Crimes

What to do to avoid being scammed on holiday

Reading time: 3 minutes

Are you going away on holiday and visiting a new country in the process? How thrilling! But don’t let yourself get too overwhelmed – the excitement of visiting a foreign country often lulls people into a false sense of security. Bright eyed and bushy tailed, unsuspecting tourists are often targeted by thieves who are looking to take advantage of your blissful ignorance to make a quick buck.

But we don’t want that to happen to you! Here are four common travel scams, as well as what to do in order to avoid them.

1. Fake police or security guard

Nothing is worse than being scammed by someone who you think you can trust, but unfortunately it happens in big cities around the world all the time. The scam plays out like this: Someone will approach you with some goods – which often ends up being something illegal, like drugs – when suddenly a police officer walks up interrupting the interaction. This ‘police officer’ will then demand your wallet and passport to ‘write you up’. If you hand them over, they will either immediately flee, or write down your information and use it later.

How to avoid this scam:
Never give your wallet, but especially your passport, to anyone on the street as long as refusing is safe. You can try to trick them by saying your passport is back at the hotel and ask them to accompany you back. Ask to see the so-called officer’s identification or call the nearby authorities to confirm their position. If the officer is legitimate, they will not give you a hard time. If you’ve needed to give your passport over for safety reasons, call the 24-hour Consular Emergency Centre (+61 2 6261 3305) to get help immediately.

2. Overly friendly locals

Getting some attention from the locals? It might be exciting to meet new people, but you should always have your guard up. There are a number of ways locals can take advantage of you. For one, they might try to slip something in your drink and take advantage of you. Other times they will try to put all the drinks on your tab and ditch you at the end of the night leaving you with a hefty bill. Turns out those locals aren’t so friendly after all.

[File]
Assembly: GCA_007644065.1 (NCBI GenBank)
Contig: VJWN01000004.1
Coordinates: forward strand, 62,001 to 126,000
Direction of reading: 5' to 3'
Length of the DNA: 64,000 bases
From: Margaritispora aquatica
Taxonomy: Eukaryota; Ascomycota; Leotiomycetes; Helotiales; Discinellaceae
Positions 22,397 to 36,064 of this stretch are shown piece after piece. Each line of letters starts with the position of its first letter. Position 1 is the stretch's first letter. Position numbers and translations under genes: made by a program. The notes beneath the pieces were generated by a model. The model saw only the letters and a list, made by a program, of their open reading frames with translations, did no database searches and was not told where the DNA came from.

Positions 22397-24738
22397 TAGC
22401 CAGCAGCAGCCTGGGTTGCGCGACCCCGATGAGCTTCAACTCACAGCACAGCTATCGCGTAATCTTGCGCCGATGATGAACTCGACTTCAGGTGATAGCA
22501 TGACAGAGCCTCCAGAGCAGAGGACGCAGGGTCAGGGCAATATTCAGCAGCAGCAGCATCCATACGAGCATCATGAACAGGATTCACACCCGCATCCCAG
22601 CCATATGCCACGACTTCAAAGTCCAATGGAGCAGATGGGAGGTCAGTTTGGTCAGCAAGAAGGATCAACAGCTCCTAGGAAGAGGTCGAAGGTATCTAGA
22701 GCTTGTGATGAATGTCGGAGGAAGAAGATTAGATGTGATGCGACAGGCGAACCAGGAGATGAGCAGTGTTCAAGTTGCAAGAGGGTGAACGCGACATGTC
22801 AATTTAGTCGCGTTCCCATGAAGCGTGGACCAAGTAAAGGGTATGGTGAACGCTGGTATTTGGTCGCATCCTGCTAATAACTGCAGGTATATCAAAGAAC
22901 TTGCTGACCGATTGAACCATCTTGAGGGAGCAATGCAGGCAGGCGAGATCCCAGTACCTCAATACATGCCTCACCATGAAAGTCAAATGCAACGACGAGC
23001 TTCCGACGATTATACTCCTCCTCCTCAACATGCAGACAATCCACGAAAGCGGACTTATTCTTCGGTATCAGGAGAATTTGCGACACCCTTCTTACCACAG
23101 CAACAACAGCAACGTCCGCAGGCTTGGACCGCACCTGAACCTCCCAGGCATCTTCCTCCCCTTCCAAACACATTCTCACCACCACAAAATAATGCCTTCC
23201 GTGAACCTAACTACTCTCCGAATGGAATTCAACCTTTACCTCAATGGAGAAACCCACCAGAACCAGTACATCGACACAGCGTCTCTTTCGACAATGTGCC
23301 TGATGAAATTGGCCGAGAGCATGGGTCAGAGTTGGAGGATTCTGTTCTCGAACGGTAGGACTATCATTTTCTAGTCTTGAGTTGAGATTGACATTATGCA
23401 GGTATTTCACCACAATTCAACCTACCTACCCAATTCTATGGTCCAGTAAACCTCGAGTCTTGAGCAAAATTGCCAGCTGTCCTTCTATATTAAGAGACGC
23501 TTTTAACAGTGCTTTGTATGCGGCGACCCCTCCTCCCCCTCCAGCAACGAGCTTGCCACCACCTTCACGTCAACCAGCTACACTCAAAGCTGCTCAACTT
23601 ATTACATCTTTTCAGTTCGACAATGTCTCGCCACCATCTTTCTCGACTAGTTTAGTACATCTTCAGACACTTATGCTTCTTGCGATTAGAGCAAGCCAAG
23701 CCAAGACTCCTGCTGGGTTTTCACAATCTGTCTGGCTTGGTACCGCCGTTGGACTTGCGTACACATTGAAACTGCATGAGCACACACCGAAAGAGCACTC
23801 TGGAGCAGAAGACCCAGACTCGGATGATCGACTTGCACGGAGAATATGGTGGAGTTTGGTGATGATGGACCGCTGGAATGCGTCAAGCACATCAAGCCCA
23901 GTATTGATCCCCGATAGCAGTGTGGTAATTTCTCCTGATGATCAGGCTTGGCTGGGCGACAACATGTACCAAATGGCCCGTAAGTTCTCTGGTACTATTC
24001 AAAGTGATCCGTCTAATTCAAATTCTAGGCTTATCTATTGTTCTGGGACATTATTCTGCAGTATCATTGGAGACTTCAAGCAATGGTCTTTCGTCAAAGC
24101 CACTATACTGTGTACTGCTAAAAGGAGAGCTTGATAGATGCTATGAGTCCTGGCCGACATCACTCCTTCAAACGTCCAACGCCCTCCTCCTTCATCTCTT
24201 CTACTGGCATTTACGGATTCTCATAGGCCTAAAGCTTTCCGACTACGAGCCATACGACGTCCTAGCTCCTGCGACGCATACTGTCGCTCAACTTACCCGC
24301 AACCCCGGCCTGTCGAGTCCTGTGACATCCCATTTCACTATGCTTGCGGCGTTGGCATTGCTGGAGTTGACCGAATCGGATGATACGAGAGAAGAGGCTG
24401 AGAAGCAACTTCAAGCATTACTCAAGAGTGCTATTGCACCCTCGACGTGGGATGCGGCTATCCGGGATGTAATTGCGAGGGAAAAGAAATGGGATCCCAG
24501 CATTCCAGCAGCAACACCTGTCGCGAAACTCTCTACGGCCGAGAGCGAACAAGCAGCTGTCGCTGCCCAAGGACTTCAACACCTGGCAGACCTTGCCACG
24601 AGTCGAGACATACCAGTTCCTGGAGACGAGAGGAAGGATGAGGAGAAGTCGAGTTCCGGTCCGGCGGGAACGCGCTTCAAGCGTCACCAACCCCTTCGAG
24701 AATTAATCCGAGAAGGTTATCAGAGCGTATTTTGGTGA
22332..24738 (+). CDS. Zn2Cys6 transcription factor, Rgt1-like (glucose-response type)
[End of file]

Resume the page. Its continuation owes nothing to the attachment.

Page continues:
How to avoid this scam:
If someone is being overly aggressive with you, walk away from them or tell the person in charge of the establishment that you aren’t comfortable. If you still don’t feel comfortable about the situation, contact the authorities.

3. “Free” Wi-Fi

Free Wi-Fi is offered in places like airports, cafes and hotel lobbies around the world, but you have to be careful. Knowing that you might be eager to give your provider’s data a break, hackers set up fake, but very official-looking networks and wait for you to join. Once you’re on, these cyber thieves have easy access to your apps, many of which likely have sensitive information on them. After they have that information, you can expect your bank to be calling with some massive fraudulent charges, forcing you to cancel your credit card while you’re on holiday.

How to avoid this scam: 
If you have to jump on the free Wi-Fi, always avoid opening any apps that have your personal information on them, and even be proactive and close out of them all. It’s safe practice to ask the staff of the establishment you’re in for the official (and therefore, secure) network. If you want Wi-Fi no matter where you are, you can also purchase a portable Wi-Fi router.

4. Crooked taxi cabs

This scam used to basically consist of taxi drivers taking unsuspecting tourists the long way to their destination (and yes, this does still happen to those who aren’t able to track the trip on a ride-sharing app), but it’s gotten a little more complex these days. Some cabbies will drive you to your destination and then claim their meter is broken and charge you a higher price than you should reasonably pay.

Be especially careful getting into a cab when visiting South American countries as many unsuspecting tourists have essentially become a hostage to a crooked cabbie. In this situation, tourists wind up in the back of a car that drives them to an ATM, and forces the victim to withdraw all the money from their account.

How to avoid this scam:
Before you leave for your trip assess your transport options. Check to see if the area you’re visiting has accessibility to a ride-sharing app (like Uber) that would allow you to track your ride or report an incident. If there isn’t any, be sure to look up reputable taxi services (your hotel should be able to help with this) and store the number in your phone so you have it ready at all times. It’s also best practice to avoid getting into a cab that has someone other than the driver in it, as this person might try to take advantage of you.


Author

TID is an Australian online travel insurance company.

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